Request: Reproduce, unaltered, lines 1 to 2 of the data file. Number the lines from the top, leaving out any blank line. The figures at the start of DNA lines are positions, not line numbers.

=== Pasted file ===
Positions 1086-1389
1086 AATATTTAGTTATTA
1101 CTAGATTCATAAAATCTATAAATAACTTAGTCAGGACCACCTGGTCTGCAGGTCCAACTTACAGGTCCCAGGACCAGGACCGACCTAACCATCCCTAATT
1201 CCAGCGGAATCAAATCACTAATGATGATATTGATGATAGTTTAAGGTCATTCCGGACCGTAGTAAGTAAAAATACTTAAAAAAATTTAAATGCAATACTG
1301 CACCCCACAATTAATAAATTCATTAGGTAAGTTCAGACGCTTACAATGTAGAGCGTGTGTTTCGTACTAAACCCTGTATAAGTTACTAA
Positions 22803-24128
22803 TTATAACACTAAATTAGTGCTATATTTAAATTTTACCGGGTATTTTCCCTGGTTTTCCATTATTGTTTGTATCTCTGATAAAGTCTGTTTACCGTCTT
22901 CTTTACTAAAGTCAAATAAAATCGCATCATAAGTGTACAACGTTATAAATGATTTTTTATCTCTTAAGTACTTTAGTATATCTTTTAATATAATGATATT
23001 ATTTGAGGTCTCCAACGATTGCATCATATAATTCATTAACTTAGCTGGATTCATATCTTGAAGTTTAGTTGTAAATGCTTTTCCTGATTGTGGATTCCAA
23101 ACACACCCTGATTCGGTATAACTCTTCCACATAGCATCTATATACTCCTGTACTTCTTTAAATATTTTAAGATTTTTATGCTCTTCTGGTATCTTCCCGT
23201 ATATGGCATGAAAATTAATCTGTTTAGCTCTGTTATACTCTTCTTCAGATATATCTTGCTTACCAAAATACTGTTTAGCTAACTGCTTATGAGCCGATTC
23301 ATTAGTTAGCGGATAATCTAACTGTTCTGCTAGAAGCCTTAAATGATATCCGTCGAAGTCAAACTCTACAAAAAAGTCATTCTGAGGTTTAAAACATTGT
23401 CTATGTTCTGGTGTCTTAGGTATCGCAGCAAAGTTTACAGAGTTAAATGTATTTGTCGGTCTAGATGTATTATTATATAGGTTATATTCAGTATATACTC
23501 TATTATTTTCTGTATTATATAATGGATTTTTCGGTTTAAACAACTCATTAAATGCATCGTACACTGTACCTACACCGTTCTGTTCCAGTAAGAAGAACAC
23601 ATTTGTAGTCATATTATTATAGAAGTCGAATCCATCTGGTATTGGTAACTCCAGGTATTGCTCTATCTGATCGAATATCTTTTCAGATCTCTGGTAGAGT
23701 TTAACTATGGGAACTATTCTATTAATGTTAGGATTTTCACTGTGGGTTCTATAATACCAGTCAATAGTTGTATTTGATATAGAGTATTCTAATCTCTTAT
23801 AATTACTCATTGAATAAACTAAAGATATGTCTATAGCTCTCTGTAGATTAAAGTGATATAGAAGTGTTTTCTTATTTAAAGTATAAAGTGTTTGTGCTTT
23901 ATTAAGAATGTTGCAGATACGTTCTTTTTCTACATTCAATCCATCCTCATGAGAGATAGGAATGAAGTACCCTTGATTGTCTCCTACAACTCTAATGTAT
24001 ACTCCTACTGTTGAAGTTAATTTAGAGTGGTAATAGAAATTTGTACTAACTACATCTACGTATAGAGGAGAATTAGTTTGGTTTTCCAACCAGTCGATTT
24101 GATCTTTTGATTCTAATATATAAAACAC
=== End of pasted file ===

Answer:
Positions 1086-1389
1086 AATATTTAGTTATTA